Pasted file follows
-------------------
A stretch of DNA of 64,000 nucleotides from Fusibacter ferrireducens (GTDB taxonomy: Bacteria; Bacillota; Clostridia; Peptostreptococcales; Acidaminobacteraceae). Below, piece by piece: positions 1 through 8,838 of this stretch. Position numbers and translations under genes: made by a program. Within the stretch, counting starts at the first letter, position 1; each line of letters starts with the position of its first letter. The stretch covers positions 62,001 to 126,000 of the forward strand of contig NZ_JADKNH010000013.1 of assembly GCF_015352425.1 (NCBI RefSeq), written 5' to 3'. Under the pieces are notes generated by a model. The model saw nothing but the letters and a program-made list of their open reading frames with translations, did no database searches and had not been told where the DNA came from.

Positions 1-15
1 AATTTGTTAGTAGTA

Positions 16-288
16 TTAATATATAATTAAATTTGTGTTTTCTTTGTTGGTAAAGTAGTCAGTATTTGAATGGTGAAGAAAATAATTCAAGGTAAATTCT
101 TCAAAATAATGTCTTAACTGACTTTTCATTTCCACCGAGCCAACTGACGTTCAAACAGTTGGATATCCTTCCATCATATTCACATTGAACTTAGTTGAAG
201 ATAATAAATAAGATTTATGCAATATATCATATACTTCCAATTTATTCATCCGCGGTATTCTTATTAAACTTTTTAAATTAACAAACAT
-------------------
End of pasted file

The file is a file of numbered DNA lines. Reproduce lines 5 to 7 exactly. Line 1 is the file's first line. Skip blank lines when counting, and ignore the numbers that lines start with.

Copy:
16 TTAATATATAATTAAATTTGTGTTTTCTTTGTTGGTAAAGTAGTCAGTATTTGAATGGTGAAGAAAATAATTCAAGGTAAATTCT
101 TCAAAATAATGTCTTAACTGACTTTTCATTTCCACCGAGCCAACTGACGTTCAAACAGTTGGATATCCTTCCATCATATTCACATTGAACTTAGTTGAAG
201 ATAATAAATAAGATTTATGCAATATATCATATACTTCCAATTTATTCATCCGCGGTATTCTTATTAAACTTTTTAAATTAACAAACAT